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Special Issue "Template Directed Synthesis and Self-Assembly in Organic Systems"

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A special issue of Molecules (ISSN 1420-3049). This special issue belongs to the section "Organic Synthesis".

Deadline for manuscript submissions: closed (30 April 2014)

Special Issue Editor

Guest Editor
Dr. Lluïsa Pérez-García

Department of Pharmacology and Therapeutical Chemistry, Faculty of Pharmacy, Institute of Nanoscience and Nanotechnology (IN2UB), Universitat de Barcelona, Avda Joan XXIII s/n, 08028-Barcelona, Spain
Website | E-Mail
Interests: supramolecular chemistry; template synthesis and self-assembly in organic systems; bio-functionalization of micronanotools for tagging and actuation in living cells; anion recognition; gold nanoparticles and hydrogels for drug delivery; molecular machines and switches; porphyrins for photodynamic therapy; pharmaceuticals based on ionic liquids

Special Issue Information

Dear Colleagues,

Supramolecular Chemistry has shed new light on the classical concept of organic synthesis. By controlling the non-covalent intermolecular bond - in a manner similar to biological systems’ - it is possible to obtain systems that are not easily accessible through conventional synthetic methods.

The primary supramolecular process in self-assembly is molecular recognition, while the synthetic driving force primarily derives from kinetic effects, which mainly rely on synthetic strategies based on template-directed methodologies. Thus, molecular recognition is based on the fact that some compounds contain the necessary information in their structure to promote the formation of certain assemblies.

What is now termed “non-covalent synthesis” has revolutionized traditional synthetic strategies, and supramolecular synthesis has allowed for the preparation of a variety of molecular receptors that are capable of selective recognition. Spontaneous self-assembly, which occurs as a result of the complementarity of superstructure components, has enabled the preparation of molecules, macromolecules, and supramolecules of nanoscale dimensions, as well as of mechanically interlocked architectures.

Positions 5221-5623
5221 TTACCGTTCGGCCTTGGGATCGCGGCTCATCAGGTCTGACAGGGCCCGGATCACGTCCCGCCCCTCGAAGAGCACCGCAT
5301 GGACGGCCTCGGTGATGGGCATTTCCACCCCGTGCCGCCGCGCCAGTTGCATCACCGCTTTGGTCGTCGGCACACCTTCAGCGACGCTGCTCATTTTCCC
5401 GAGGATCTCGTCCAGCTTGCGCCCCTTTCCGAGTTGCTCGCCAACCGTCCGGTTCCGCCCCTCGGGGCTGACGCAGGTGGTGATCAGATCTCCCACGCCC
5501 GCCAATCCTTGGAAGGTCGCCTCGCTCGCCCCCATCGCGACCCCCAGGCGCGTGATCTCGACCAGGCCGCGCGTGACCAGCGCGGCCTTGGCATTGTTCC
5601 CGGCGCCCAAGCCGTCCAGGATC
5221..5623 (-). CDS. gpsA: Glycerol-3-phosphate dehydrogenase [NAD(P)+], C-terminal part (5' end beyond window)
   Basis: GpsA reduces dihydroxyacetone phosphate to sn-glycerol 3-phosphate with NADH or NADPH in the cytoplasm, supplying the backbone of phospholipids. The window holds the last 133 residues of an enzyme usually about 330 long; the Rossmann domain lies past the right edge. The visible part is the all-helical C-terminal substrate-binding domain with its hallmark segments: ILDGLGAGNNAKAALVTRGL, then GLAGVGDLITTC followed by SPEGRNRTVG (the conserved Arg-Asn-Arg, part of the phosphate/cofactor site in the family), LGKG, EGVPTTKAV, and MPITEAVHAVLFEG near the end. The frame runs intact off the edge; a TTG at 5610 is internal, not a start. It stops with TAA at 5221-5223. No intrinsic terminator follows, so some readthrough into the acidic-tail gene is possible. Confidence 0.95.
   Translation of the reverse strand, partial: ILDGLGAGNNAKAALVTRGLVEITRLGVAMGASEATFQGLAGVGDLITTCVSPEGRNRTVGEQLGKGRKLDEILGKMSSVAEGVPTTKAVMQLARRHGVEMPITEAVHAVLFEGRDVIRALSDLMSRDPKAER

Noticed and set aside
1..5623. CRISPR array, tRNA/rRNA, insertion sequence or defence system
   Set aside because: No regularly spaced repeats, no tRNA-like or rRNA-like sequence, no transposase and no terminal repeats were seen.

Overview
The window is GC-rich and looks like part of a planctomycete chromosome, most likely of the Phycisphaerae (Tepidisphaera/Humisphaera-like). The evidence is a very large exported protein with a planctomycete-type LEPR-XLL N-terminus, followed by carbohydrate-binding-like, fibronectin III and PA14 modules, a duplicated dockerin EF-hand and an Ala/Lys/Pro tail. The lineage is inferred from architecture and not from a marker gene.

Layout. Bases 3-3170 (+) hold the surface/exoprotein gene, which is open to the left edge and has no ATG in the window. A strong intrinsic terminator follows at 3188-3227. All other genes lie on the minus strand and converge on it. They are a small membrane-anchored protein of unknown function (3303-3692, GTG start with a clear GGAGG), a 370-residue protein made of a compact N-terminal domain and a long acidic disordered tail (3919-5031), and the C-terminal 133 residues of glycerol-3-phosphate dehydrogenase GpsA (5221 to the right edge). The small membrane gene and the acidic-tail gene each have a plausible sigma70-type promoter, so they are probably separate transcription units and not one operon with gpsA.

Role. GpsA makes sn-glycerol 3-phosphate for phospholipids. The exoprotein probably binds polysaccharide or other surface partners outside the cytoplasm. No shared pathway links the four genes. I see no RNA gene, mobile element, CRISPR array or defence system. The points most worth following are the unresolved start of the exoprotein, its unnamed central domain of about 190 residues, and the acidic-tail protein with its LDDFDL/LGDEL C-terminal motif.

The objective of this special issue of Molecules is to highlight both the latest advances in template-directed synthesis and the recent applications of self-assembly in organic systems.

Dr. Lluïsa Pérez-García
Guest Editor

Submission

Manuscripts should be submitted online at www.mdpi.com by registering and logging in to this website. Once you are registered, click here to go to the submission form. Manuscripts can be submitted until the deadline. Papers will be published continuously (as soon as accepted) and will be listed together on the special issue website. Research articles, review articles as well as communications are invited. For planned papers, a title and short abstract (about 100 words) can be sent to the Editorial Office for announcement on this website.

Submitted manuscripts should not have been published previously, nor be under consideration for publication elsewhere (except conference proceedings papers). All manuscripts are refereed through a peer-review process. A guide for authors and other relevant information for submission of manuscripts is available on the Instructions for Authors page. Molecules is an international peer-reviewed Open Access monthly journal published by MDPI.

Please visit the Instructions for Authors page before submitting a manuscript. The Article Processing Charge (APC) for publication in this open access journal is 1800 CHF (Swiss Francs).


Keywords

  • supramolecular chemistry
  • non-covalent interactions
  • template-directed synthesis
  • organic chemistry
  • molecular recognition
  • self-assembly
  • self-organization
  • catenanes and rotaxanes

Published Papers (2 papers)

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Research

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Open AccessArticle Nanoscale Lithography Mediated by Surface Self-Assembly of 16-[3,5-Bis(Mercaptomethyl)phenoxy]hexadecanoic Acid on Au(111) Investigated by Scanning Probe Microscopy